Monthly Archives: July 2013

Ureka Footcare Cream

There are three types of Ureka cream to treat different skin conditions, general dry skin conditions can be treated with the 10% version and the more intense 25% Urea cream can be used for excessively dry skin and cracked heels. Our range of Ureka footcare creams are used to maintain healthy feet, which contain a special ingredient Urea.
 Everybody should use a footcare cream, as the feet need the same skin care attention as much as the rest of our body. Our 10% Urea cream applied regularly will quickly hydrate and moisturise the affected area, whether you have dry skin or cracked heels it is important that you moisturise your feet daily after showering/bathing.

Diabetics can benefit from a cream with Urea in, Urea benefits the skin as it minimises water lost through the skin’s epidermis, or outermost layer and can be used to treat skin conditions such as eczema and psoriasis, Ureka cream is Hypo Allergenic this will help against irritation of the skin. Ureka cream strengthens the skins barrier and helps to renew and regenerate, while acting on the skin’s outer layer to absorb other ingredients such as hydrocortisone.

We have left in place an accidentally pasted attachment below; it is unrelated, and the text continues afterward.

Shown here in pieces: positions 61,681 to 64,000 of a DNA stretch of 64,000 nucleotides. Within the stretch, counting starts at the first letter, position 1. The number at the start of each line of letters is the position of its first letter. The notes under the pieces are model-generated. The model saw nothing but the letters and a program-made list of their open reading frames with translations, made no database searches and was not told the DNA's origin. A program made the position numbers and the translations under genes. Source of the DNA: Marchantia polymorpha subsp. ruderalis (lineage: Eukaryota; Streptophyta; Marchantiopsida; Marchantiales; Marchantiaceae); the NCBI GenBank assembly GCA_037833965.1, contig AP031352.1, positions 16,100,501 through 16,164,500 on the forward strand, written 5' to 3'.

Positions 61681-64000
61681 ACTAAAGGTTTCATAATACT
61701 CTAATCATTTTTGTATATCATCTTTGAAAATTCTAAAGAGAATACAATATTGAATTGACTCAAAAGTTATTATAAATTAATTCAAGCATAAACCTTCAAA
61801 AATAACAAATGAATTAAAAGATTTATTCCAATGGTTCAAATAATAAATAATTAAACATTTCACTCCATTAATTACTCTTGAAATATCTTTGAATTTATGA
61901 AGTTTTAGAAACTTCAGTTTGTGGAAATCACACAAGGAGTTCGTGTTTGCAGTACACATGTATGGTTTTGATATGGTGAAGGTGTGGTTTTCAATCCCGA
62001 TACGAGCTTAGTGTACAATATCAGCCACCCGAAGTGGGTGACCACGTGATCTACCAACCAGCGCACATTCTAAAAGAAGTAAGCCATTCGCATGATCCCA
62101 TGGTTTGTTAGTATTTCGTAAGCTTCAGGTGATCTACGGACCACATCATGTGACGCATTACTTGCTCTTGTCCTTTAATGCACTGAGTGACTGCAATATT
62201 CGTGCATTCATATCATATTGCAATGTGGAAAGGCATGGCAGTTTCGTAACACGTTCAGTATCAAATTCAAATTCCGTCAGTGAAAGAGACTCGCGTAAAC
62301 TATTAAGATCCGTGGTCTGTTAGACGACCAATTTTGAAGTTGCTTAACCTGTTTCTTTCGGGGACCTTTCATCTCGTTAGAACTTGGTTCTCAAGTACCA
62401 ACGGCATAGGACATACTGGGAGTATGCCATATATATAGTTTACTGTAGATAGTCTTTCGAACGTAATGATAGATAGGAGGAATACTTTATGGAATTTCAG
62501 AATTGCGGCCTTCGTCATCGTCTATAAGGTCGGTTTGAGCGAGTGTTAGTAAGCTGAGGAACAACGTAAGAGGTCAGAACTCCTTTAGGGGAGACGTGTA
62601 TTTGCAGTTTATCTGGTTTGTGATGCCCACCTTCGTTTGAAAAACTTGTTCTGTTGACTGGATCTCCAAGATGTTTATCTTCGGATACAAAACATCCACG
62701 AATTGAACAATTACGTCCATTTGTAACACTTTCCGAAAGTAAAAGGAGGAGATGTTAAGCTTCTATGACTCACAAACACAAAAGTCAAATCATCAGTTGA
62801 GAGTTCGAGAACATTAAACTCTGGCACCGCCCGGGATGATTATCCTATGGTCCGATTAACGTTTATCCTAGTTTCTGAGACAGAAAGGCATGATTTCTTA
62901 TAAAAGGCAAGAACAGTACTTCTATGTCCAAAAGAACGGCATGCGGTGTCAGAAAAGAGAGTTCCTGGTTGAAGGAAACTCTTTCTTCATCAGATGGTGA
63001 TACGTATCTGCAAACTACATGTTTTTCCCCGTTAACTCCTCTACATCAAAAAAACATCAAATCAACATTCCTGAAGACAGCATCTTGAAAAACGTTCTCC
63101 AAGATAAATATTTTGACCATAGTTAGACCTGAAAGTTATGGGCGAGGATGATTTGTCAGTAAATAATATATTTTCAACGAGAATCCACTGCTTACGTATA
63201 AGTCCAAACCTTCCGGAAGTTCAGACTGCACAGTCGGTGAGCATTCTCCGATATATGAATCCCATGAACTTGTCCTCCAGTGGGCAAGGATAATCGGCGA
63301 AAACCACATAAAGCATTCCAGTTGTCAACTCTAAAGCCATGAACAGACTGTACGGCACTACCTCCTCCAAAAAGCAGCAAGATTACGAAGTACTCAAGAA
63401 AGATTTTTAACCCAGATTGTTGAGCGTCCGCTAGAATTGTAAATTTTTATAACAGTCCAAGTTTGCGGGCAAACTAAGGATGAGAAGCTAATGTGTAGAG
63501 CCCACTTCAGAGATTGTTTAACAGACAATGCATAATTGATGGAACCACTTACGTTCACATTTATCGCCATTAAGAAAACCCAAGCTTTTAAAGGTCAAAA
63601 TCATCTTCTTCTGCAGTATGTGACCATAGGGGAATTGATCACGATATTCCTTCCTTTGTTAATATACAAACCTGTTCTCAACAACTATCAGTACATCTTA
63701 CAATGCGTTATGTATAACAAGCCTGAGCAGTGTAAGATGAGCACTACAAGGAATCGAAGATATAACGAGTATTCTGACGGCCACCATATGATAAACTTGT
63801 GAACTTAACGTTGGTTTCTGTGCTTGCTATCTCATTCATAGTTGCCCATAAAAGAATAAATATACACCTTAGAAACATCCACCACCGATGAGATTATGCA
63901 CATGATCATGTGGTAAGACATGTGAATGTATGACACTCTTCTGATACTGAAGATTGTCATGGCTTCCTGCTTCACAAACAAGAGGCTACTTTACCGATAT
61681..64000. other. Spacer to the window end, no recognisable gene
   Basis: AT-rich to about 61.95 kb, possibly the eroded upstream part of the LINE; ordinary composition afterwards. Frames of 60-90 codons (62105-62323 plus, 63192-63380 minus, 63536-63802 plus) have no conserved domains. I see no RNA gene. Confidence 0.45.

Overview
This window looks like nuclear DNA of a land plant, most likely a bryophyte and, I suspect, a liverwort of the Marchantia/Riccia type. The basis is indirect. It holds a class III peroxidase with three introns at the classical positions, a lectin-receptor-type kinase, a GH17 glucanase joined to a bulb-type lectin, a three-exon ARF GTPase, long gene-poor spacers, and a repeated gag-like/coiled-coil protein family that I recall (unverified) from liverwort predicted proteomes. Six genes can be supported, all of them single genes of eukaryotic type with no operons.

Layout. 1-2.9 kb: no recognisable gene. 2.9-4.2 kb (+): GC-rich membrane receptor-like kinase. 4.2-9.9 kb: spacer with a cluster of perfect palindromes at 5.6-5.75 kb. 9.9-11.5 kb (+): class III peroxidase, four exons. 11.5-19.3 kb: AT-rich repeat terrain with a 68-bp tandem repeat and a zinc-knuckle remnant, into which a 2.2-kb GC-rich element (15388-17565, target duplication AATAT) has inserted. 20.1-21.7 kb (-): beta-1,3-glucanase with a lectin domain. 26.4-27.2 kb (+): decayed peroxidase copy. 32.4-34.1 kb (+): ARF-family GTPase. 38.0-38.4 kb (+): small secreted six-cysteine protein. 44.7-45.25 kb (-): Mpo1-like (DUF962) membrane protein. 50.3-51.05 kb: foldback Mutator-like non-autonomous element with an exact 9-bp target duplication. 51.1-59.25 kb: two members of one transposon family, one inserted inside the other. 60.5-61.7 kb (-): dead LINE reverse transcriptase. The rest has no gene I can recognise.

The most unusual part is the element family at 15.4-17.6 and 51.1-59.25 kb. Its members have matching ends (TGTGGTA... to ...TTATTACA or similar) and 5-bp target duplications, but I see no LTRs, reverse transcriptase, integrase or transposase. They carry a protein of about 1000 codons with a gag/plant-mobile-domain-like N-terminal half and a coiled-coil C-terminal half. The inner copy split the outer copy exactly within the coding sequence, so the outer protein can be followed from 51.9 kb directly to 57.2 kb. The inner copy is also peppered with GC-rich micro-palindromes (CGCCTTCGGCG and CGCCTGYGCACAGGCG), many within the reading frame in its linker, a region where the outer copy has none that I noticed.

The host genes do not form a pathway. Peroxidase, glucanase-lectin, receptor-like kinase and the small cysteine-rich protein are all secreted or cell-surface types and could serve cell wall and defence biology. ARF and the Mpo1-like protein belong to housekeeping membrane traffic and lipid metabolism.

Urea is a waste product of many living organisms produced by humans but also by many other mammals, as well as amphibians and some fish.
Urea was first discovered and isolated from human urine by a French chemist H.M. Rouelle in 1773. In 1828 a German chemist Friedrich Wohler then went on to create a synthesised version when he added silver cyanate to ammonium chloride solution producing a white crystalline material, which proved identical to urea obtained from urine. Urea was a very interesting and important discovery due to being the first organic compound to be synthetically formulated.

Our Ureka cream with Tea Tree Oil is used to treat tinea and other similar problems. The cream also helps to control odour causing bacteria and prevent infection. Ureka Tea Tree Oil contains calendula to help moisturise and provide smooth, supple skin. Tea tree often known as melaleuca oil has a long history of traditional use by the Australian Aboriginals for it’s healing properties. The tea trees were used in many different ways including inhaling the oil from the crushed leaves to treat coughs and colds, applying the leaves on wounds as a poultice as well as drinking the leaves as a tea to cure sore throats.


Belinda Longhurst, Bsc (Hons), Winchester Podiatry